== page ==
• Tman1966

    Hmm. Let’s see. I’m shooting a Nikon D800 with a 1GB card. Great! I’ll be done in about 3 minutes.  

  • John Milleker

    Or shoot a roll of film..

    Or better yet – borrow a 4×5, 8×10 large format camera. You’ll be surprised at your percentage of keepers when it costs a few bucks per shot and takes a few minutes of setup per exposure.

  • Paul Gamba

     I preach this everyday at my shop, lab camera store.  Its great to have the freedom of shooting away but 10 shots of the same thing are exactly that 10 shots of the same thing without much difference between them.  But take a breath and think about it before you gently squeeze the shutter and you will be surprised how different your shot selection was and many times you evolve the shot into something else because you stepped back and looked at the subject and not the back of the camera.  I agree its difficult to find 1GB cards but thats not the point get a 2GB and start there.  Or yes as John Millker just said “Or just shoot a roll of film…” yes you can still buy it and yes it can be developed and printed, we still do even 120mm and we’re in Vermont. 

  • Photojohne

    Excellent concept.  Just a thought though, make sure you’re billing for editing time.  I always add an additional hour and sometimes two in my billing.  I know I’ll be editing after each shoot for that long.  That time isn’t free.  
    It’s our job as photographers to educate our clients and make them aware that post-production comes with an additional price tag. Would you do the retouching for free?  This is the same concept. 

  • Mihály

    So tomorrow I have that wedding…:)Let’s delay that challenge a bit:P

  • Jackson Cheese
  • Gary Simmons

    Literal’net strikes again…  I was kidding.  I actually know where to buy floppy disks too!

  • ennuipoet

    I see this in a studio setting, but on the streets, in a crowd, I want the freedom to take multiples of the same subject.  Frame 1, eyes closed, frame 2, iphone in shot, frame 3 iphone holder in shot, frame 4 BAM keeper! When I want the rush of going out with one roll of film, I go out with one roll of film. (Even as I write this, I am scanning film I shot today.)  The rest of the time, load that 16 gig card and hit the ground running.

  • Michael Godek

    absolutely…you want to learn how to slow down and make your shots count…shoot large format!  not only will the quality of your images FAR exceed anything digital or 35 but you have to take your time, you have to consider everything you do!

  • Ralph Hightower

    I recently went to a rock concert (Trans Siberian Orchestra’s Beethoven’s Last Night).  I took two rolls of Kodak T-Max 3200 36 exposure with me, I left the 3rd roll of 3200 in the fridge to use on another occassion at ISO 3200. 72 frames was my budget. I paced myself, looking for dramatic photos; I shot 60 frames that night. I also pushed the film 2 stops to 12,800, which maxed out my camera’s ISO range. Film grain is evident in the photos, much like I reckon digital noise is in high ISO ranges.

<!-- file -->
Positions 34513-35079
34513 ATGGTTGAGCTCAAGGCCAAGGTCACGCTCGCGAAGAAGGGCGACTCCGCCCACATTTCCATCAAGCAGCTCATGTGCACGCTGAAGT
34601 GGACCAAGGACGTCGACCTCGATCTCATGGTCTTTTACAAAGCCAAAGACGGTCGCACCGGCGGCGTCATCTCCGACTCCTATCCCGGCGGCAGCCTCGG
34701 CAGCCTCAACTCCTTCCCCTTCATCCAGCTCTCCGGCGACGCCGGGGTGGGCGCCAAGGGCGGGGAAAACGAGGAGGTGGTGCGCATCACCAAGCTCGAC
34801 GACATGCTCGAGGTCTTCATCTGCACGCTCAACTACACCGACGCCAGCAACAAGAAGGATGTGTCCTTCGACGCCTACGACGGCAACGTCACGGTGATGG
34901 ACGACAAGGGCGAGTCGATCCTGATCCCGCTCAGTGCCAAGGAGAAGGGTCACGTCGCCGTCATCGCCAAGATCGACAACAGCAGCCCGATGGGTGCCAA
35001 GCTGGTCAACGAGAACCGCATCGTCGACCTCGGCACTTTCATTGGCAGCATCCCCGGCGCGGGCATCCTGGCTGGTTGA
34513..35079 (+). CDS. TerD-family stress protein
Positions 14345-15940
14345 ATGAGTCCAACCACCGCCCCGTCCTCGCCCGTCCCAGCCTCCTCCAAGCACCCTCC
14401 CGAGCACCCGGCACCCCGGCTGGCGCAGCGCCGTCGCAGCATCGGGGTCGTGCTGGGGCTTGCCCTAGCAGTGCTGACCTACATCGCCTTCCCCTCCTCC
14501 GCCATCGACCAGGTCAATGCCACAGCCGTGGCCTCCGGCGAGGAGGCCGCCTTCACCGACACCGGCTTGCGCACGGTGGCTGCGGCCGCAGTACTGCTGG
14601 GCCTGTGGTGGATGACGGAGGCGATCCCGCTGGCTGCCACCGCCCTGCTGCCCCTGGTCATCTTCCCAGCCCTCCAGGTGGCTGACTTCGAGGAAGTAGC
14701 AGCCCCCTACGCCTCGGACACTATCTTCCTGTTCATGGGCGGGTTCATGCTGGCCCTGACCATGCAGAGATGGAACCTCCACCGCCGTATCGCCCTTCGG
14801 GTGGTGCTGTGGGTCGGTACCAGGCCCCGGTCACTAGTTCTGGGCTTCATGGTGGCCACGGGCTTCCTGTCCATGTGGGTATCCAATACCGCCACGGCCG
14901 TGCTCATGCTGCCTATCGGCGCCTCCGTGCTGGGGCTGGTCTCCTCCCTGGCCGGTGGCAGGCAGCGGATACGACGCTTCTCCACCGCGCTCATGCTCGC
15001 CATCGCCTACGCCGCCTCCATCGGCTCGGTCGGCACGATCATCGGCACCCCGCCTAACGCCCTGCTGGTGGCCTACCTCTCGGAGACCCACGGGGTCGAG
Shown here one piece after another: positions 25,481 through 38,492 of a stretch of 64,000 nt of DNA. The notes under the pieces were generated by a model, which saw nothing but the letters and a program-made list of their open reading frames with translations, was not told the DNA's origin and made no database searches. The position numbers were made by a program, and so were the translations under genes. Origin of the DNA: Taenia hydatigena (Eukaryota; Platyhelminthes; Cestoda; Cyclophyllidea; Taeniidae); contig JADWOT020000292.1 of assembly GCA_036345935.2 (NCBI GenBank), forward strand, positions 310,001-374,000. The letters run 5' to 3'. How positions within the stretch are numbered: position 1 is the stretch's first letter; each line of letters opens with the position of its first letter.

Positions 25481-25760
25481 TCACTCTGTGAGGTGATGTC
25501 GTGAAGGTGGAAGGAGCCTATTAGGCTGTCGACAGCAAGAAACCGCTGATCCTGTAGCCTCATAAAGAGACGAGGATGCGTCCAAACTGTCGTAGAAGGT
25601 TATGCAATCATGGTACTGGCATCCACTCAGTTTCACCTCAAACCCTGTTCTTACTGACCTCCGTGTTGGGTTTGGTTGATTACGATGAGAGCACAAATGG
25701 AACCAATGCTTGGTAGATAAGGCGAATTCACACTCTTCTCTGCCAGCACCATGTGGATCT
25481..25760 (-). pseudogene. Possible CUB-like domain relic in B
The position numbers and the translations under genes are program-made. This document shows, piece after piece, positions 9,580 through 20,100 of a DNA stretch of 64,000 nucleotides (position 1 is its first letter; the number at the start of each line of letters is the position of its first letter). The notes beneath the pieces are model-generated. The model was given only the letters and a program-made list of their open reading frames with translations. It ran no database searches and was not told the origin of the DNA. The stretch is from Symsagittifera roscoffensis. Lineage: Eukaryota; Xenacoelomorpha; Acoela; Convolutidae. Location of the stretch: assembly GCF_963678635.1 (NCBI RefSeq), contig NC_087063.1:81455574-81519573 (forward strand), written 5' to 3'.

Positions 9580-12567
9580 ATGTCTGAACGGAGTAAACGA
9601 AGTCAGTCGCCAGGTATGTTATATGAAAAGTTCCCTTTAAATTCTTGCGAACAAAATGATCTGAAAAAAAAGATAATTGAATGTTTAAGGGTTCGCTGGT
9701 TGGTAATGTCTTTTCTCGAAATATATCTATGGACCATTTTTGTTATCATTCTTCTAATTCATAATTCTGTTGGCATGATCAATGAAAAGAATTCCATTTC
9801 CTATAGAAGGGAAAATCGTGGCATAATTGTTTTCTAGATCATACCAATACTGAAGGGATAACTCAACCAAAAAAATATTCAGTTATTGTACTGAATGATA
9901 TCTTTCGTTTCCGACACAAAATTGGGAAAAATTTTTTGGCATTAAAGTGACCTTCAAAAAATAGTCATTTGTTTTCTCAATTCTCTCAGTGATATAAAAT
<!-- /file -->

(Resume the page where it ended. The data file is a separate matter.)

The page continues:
This year, I am using black & white film exclusively. Last year, I used a roll of B&W film for night shooting, the final Space Shuttle landing, and I rediscovered that B&W has a classic look about it.

  • Sean Israelson

    Take it one step further: don’t allow yourself to review the images on your viewfinder and prevent yourself from cheating by cutting a black card 2.25×2.75″ and placing it under your screen protector.  This forces a trust in your photographic technique and more importantly in yourself as a photographer. I tried this first this weekend and have never had such a rush and passion to shoot digital over film.

  • Zippy3

    What the hell, I’m still using film. :-) Ok granted I have the same feeling when shooting digital but these days I am shooting more film.

  • Dude163

    I find using manual lenses slows me down enough that I don’t take that many shots. Also 1 GB can still be a lot if your camera is only 10 MP like one of mine is. Heck the other one is only 12. I prefer quality of shots over quantity , I find the machine gun effect of modern DSLRs has a tendency to make photographers lazy

  • Wil Fry

    I guess I missed the point. You can still shoot only 36 images (or just one), no matter how much capacity your card has. And just because your camera can shoot 10 fps, there’s no one forcing you to use that feature.

    “When I used to edit from contact sheets, the good shots would literally
    leap off the page … I could breeze through a whole editorial portrait shoot,
    five or ten contacts, in like ten minutes”

    That seems like a lot of time to me. With digital, it’s much faster, especially with an equal number of images. I press the arrow key and move through the images in split-seconds. The ones that catch my eye open in the editor in an instant, ready for processing.

  • Nathan Caulford

    Wil, this is geared toward those who have no self control; those who will use “every tool in the bag” unless they are forced to behave otherwise. :)

  • Guest

    Any kind of restriction will achieve a similar effect.  I have sometimes just said to myself, “I’m losing the light, so better move on to something more promising”

  • Info

    I agree with Nathan. This is more about the photographer and not the technology though the posts phrasing implies otherwise. Everyones process is their own. Knowing ones weakness and taking steps to address it is fine, but lets not blame the technology. Imaging if you were able to approach the shoot the same way as you always did but, but were able to shoot more because you weren’t limited by the budget and expensive film/processing. Wouldn’t it be fair to conclude that at least some of the time you would end up with a better image?